Deleuze, Gilles. Difference and Repetition. Columbia UP, 1994.

---. Foucault. U of Minnesota P, 1988.
---. Negotiations. Columbia UP, 1995.
---. The Logic of Sense. The Athlone P, 1990.

---. Two Regimes of Madness: Texts and Interviews 1975-1995. Semiotext(E), 2007.
Deleuze, Gilles, and Félix Guattari. A Thousand Plateaus: Capitalism and Schizophrenia. U of Minnesota P, 1987.

Deleuze, Gilles, and Claire Parnet. Dialogues. Columbia UP, 1987.

Foucault, Michel. Discipline and Punish: The Birth of the Prison. Vintage Books, 1995. ---. Dits et Écrits (Spoken and Written). Vol. III. 1976-1979. Éditions Gallimard, 1994. ---. Essential Works of Foucault: 1954-1984. Volume III. Power. The New P, 2000.

---. The History of Sexuality. Vol. 1. Pantheon Books, 1978.

Gros, Frédéric. “Le Foucault de Deleuze: Une Fiction Métaphysique” (Deleuze's Foucault: A Metaphysical Fiction). Philosophie (Éditions de Minuit), no. 47, 1995, pp. 53–63.

Guattari, Félix. Psychoanalysis and Transversality: Texts and Interviews 1955-1971. Semiotext(E), 2015.

Lapoujade, David. Deleuze, Les Mouvements Aberrants (Deleuze, The Aberrant Movements). Les Éditions de Minuit, 2014.
Morey, Miguel. “Prólogo” (Preface). Foucault, Gilles Deleuze, Paidós, 1987.
Zourabichvili, François. Deleuze: A Philosophy of the Event Together with The Vocabulary of Deleuze. Edinburgh UP, 2012.

12:00pm - 12:30pm

Solidarity, indivudualization, or...? Deterritorialization and reterritorialization in public policies' discourses and practices in semi-peripheral country

Iwona Mlozniak

Jozef Pilsudski University of Physical Education, Poland

Presentation is based on analysis of institutional, polish and selected EU, documents on active ageing, that are examples of broad and differentiated public policies’ where reterritorializing and deterritorializing forces clashes. State here is not only reterritorializing apparatus, but place where – at least at the stages of planning policies, and delegating task to NGO’s– clashes various forces and visions of society. This interplay seems to take peculiar shape in post-communist countries (namely in Poland), showing in a nutshell how territorializing forces of capitalism (through liberal and neoliberal discourse) captures and annihilates the possibilities of creating different schemes of communities (social bonds).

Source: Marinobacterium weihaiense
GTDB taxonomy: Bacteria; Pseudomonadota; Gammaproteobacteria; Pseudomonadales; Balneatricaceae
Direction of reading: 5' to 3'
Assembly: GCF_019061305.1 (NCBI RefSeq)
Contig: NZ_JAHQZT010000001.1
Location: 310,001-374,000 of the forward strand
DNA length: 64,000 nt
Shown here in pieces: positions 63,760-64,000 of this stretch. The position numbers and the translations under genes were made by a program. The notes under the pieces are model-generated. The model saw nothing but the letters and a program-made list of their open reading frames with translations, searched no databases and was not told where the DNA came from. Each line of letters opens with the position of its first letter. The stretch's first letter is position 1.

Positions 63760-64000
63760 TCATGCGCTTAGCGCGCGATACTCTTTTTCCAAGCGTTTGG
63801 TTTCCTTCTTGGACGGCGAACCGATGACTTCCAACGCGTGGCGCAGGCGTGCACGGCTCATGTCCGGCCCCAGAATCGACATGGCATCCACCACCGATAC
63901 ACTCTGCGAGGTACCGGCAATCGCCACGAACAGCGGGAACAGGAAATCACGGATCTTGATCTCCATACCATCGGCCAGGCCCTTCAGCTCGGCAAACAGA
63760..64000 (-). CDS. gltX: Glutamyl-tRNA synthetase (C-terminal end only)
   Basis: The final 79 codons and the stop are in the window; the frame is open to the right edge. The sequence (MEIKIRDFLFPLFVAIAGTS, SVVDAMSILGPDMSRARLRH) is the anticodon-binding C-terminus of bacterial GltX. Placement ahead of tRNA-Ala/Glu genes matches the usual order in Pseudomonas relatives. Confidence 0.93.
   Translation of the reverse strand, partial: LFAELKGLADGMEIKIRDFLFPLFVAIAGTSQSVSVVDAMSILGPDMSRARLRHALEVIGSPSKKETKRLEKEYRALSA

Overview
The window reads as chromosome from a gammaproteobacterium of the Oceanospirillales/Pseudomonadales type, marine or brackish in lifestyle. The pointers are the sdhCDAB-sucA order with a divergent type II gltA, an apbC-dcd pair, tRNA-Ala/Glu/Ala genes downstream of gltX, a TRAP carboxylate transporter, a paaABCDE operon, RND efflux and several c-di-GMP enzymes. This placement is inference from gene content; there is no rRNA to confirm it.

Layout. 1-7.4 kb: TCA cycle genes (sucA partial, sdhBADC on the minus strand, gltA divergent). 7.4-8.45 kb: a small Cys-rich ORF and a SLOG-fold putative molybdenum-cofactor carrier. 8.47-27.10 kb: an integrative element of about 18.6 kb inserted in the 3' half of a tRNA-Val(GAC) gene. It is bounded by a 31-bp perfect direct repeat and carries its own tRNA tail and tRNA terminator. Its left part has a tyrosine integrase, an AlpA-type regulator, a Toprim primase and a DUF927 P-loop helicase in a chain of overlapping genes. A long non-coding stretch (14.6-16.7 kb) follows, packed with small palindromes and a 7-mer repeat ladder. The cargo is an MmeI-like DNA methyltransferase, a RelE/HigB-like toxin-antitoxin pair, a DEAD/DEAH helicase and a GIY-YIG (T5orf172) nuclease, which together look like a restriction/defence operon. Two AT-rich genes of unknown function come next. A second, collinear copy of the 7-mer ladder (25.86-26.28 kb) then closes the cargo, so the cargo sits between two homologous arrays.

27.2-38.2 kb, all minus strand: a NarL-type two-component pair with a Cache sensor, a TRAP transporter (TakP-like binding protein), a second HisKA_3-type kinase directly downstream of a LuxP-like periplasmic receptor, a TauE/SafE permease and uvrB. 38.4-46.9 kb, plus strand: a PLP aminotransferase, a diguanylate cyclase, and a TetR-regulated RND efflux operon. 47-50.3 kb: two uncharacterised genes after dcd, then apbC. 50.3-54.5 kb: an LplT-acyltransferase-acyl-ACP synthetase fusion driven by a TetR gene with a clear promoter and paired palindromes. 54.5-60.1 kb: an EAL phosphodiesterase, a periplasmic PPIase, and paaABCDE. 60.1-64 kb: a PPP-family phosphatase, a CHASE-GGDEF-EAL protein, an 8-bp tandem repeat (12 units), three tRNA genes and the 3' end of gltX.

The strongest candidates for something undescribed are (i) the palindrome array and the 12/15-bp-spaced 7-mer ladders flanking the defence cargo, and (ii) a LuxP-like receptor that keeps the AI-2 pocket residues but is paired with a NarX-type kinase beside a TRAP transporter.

The above process can be described as the encounter of individualization and solidarity. In the presentation I would like to investigate how actions and narrations about social policies reflect the interplay (tensions) between individualization and other types of social bonds based on various types of solidarity. The research questions concern the points where individualization and solidarity intersect, the bases of solidarity: class, community, gender, generational. The comparison between EU and Poland allow for pointing the specificity of post-communist, semi-perpheral country in the capitalistic system. The analysis shows that the various types of liberalisms (as Foucault pointed them) are connected with various types of creating social bonds, re-territorializing in neoliberal manner and deterritorilizing thorough solidarity based on non-economic and non-individualizng bonds.